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Love, joy, and the pursuit of happiness

July 20, 2013

It’s fascinating to me that I get to live in a country (the U.S.), and quite possibly the only country in the world, that was founded (and literally created from scratch) from a printed legal document. Unlike most countries in the world it’s one, that from it’s inception, established a democratic government ruled by a highly organized, thought-out, and collectively approved set of rules, and rights, and guidelines. One that seems to work well for a highly literate written culture born just a few hundred years ago. A country, that in addition to holding personal rights and freedoms to a high regard of unparalleled level, is one that even has, in it’s Declaration of Independence, a right to the “pursuit of happiness”. – Not a right to be happy, but a right to “pursue happiness”.

“We hold these truths to be self-evident, that all men are created equal, that they are endowed by their Creator with certain unalienable Rights, that among these are Life, Liberty and the pursuit of Happiness.”

And boy, do we lose it sometimes when we’re not happy. Or things don’t go our way. Or we don’t feel listened to or given the respect we think we deserve. The ongoing quest for “happiness” can be like a drug buzz that’s short-lived and needs to be followed up by more. That’s because happiness is a temporary condition not a goal that can be reached. It’s momentary – a bit like a dog that spends a lot of time and energy chasing its own tail. Which leaves us with what to do in between. Just because pursuing “happiness” is something we have a “right” to do doesn’t mean it makes a very rewarding or wise occupation.

Below is a clip of some very happy and joyful folks that live day in and day out in some of the most extreme poverty in the world. Check out the power that 4 deflated soccer balls can have on a group of people who literally exist on less than $2/ day:

Now that’s some happy people! (and they hadn’t even got the balls pumped up yet.)

But I get a clear sense that they know that the excitement of the new balls will wear off. The balls themselves will wear out, leak air, and get lost or maybe even be stolen. The joy they experience is not dependent on or a result of the gift of soccer balls. The joy is a product of the hope that is represented in the relationships surrounding the gift of the soccer balls as an expression of love.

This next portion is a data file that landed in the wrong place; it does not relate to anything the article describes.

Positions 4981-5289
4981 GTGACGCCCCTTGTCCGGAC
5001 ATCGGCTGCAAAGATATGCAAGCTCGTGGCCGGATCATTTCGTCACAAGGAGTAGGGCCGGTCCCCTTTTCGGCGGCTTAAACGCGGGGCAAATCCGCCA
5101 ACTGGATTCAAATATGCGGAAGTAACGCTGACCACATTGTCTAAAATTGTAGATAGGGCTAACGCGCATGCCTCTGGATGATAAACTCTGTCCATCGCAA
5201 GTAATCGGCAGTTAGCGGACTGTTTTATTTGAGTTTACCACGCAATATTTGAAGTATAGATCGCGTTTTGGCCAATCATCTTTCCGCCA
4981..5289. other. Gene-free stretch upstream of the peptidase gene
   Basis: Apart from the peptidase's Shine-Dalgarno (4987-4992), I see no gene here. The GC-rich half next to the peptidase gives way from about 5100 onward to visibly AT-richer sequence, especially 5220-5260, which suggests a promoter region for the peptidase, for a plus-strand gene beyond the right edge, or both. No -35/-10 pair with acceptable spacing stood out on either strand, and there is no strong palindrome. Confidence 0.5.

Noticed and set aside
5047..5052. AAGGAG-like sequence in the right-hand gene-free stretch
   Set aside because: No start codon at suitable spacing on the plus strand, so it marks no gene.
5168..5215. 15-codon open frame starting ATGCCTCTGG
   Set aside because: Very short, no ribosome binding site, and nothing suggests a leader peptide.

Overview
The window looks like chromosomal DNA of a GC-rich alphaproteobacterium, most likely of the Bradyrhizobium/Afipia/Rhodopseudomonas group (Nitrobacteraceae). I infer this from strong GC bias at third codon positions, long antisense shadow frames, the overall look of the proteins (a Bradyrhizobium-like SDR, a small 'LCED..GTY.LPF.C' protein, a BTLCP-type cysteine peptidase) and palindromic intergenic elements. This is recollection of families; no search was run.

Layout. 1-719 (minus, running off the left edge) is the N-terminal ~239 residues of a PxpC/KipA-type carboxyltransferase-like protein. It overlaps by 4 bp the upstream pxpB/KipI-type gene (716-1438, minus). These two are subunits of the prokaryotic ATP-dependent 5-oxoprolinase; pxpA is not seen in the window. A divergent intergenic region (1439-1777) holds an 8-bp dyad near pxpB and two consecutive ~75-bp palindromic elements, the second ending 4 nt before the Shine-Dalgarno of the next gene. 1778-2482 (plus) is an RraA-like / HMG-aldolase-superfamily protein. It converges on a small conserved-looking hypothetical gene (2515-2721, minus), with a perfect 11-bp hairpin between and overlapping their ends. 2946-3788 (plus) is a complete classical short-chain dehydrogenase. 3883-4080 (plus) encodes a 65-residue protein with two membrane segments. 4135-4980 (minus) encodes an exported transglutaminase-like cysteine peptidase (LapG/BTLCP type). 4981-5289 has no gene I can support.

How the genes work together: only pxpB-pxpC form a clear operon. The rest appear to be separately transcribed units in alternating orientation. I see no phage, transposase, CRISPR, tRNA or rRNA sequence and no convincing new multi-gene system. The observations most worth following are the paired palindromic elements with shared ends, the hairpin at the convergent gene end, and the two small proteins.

Joy, it appears to me, is really important. Joy is what lives inside us irregardless of our circumstances, pain, successes, failures, or “happiness index”.

Although joy and happiness can/do co-exist, one ought not view them as synonymous because in reality joy and sadness can also co-exist. It seems my tendency is often to somehow equate wealth with joy, or peace with joy, or even happiness with joy. Although, I’ve never seen anyone that I would consider wealthy, peaceful, or happy, that didn’t, at the core of who they appeared to be, possess joy, these things in and of themselves don’t generate joy. Joy comes from something else. Joy, comes from a thankful heart and primarily from a self-sacrificing love.

I believe that the foundation of real happiness and security is joy and the root of joy is hope that results from love. It’s loving the way God loves. Love produces hope. It’s loving without the expectation of return or reward. It’s loving those who can’t or won’t love back. It’s loving those we may not know or even like all that much. It’s about loving people who don’t always fit our mold or behave the way we wish they would. It’s about forgiving others for the hurts and let-downs and the failure to live up to our expectations. Forgiveness and Love go hand in hand.

Joy comes from loving for love sake. And that involves grace and forgiveness. But it brings about a hope and peace that nothing or no one can take away. When we have joy, happiness is  free to pursue us – for as long as we live.


From → life

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